Some studies on the potential impact of F2F have raised concerns about a decline in agricultural productivity—and a resulting rise in food prices and decline in the standard of living for vulnerable groups. Studies from the US Department of Agriculture, the Joint Research Centre of the European Commission, and several universities all paint a pessimistic scenario of the industry’s future under F2F regulations.

An Opportunity, Not a Threat

We have a different view. BCG research suggests that these analyses do not sufficiently reflect the results of innovation in agriculture technology, cropping inputs, and agronomic practices. They also underestimate the ability of farmers to adjust their operations to satisfy the new rules. And some analysts have misinterpreted the requirements. For example, F2F calls for a 50% reduction in risk from crop protection products, which has been read as a 50% reduction in the volume of pesticides used. That is not the case.

The F2F rules clearly present challenges. All stakeholders—the agriculture industry, farmers, distributors, commodity processors, and food producers—will need to review and redefine their value propositions and better position their products on global markets in light of ever-increasing consumer requirements for sustainable and healthy food. (See the sidebar.)

Recommendations for Agriculture Industry Stakeholders

All stakeholders in the agriculture value chain will need to adopt more sustainable practices and rethink their business models.

Farmers. Farmers will need to adapt their agronomic practices, investing in new service offerings and technologies—such as precision farming solutions—and deploying new product types like biological substances and novel seeds and crop traits. Given the complexity of these new products and practices, some farmers may need to pay more for professional agronomic advice and technical services. In addition, they will need to understand new funding options, such as subsidies that hinge on implementing more sustainable practices.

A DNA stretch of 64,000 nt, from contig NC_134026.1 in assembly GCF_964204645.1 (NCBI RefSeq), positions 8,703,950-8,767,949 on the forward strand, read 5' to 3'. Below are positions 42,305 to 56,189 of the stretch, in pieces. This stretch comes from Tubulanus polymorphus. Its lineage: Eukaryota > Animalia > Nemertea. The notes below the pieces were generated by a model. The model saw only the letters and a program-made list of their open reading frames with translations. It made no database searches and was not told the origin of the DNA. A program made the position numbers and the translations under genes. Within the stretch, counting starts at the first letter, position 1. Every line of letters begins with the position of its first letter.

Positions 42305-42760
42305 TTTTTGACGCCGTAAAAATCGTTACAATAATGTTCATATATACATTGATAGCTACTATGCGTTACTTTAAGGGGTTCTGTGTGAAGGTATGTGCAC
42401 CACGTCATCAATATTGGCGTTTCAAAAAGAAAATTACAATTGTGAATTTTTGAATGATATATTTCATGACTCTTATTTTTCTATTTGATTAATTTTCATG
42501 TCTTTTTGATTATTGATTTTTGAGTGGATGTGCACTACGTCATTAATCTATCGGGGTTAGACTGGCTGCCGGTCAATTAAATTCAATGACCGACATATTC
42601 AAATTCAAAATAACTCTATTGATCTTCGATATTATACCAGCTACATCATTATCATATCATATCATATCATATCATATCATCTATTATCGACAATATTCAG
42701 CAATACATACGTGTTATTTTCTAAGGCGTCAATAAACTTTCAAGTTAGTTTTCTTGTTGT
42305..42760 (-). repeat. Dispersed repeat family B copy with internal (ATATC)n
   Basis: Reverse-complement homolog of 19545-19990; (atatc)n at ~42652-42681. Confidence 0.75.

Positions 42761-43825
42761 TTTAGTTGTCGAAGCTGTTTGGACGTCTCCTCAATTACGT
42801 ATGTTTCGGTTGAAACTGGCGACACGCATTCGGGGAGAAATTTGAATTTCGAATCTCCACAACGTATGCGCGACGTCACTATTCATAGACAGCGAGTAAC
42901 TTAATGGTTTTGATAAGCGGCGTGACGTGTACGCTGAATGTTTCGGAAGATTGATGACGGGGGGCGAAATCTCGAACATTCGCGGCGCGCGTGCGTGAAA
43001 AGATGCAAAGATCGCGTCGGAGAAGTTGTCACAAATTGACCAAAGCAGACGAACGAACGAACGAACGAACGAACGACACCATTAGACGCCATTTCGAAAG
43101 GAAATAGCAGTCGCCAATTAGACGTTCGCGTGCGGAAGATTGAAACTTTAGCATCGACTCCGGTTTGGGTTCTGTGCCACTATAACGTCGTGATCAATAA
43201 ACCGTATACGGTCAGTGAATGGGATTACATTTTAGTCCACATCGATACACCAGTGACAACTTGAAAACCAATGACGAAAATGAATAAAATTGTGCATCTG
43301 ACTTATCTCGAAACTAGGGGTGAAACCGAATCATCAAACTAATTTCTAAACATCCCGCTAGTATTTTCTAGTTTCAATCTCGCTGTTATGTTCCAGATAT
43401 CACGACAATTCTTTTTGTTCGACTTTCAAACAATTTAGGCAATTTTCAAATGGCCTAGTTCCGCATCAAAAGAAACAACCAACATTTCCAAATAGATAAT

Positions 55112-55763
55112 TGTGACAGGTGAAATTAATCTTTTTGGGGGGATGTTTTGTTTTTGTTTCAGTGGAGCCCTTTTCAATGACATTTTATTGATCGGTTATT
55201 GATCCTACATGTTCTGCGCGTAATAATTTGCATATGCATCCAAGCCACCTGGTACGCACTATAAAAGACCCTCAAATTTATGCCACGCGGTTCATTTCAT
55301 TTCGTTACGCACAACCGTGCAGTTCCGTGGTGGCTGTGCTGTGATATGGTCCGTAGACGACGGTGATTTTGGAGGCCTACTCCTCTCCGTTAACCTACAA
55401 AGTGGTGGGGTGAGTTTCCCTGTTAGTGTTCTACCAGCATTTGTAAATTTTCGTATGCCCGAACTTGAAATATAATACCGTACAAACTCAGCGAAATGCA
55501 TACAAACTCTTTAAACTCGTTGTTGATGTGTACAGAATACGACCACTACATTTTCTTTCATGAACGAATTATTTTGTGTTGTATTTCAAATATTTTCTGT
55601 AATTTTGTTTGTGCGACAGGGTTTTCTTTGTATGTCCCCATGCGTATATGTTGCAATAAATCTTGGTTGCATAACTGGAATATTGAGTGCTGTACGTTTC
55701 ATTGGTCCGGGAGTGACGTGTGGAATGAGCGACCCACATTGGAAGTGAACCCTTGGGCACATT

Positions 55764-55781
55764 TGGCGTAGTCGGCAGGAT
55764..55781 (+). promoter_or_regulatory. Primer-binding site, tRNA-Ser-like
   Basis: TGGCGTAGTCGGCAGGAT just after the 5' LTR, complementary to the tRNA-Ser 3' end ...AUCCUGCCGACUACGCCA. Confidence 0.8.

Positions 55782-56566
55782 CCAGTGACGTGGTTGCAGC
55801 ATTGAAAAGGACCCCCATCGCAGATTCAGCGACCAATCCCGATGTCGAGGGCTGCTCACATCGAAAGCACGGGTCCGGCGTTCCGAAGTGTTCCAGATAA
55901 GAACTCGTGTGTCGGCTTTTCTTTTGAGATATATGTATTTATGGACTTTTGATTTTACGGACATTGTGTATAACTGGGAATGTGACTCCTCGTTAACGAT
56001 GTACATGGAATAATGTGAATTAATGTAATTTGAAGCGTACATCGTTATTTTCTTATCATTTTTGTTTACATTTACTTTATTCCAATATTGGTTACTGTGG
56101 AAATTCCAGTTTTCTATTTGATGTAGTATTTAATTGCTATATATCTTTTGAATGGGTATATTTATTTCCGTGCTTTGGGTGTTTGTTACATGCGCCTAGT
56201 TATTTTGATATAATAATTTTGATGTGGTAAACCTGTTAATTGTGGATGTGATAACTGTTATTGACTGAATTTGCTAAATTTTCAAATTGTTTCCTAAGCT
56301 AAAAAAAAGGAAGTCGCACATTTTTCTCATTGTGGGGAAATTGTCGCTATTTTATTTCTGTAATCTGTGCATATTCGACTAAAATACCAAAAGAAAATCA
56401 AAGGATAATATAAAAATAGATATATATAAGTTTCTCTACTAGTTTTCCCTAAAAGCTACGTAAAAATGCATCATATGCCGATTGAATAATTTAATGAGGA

Our P&L analysis indicates that product and service innovations from agricultural-input suppliers can enable farmers to operate more sustainably while maintaining their profitability. These new inputs and services do entail new costs, but at the same time they reduce costs in other areas, such as machine and labor expenses and the costs associated with conventional inputs. (See the exhibit.)
Policymakers. Government ministries and other policymakers need to strike the right balance among legislative requirements, financial incentives such as subsidies, and investment support. In doing so, they can help farmers maintain their profitability during the transition to sustainable practices. In addition, to further boost adoption of new technologies and tools, governments—via local entities such as chambers of agriculture—can offer training to farmers.

Food Wholesalers and Retailers. The food industry is the linchpin between the agriculture industry and consumers. It can spur change by providing consumers with sustainably produced food and convincing them to accept potentially higher prices. It can also set secondary standards (regarding crop protection application levels, for example, or fertilizer usage per hectare) and push to increase efficiency in the value chain (such as through the use of advanced packaging to reduce spoilage). In these ways, food wholesalers and retailers can steer the entire value chain toward more sustainable practices and the adoption of supporting technologies and products.

But these new requirements represent an opportunity, not a threat—particularly for fast movers that can adapt their business models and their understanding of the market to the new reality. According to our analysis, the changes mandated by F2F will shrink some value pools and expand others. (See Exhibit 2.) The challenge for agricultural suppliers is to adjust their portfolios in the right way.

Shifting from Volume to Value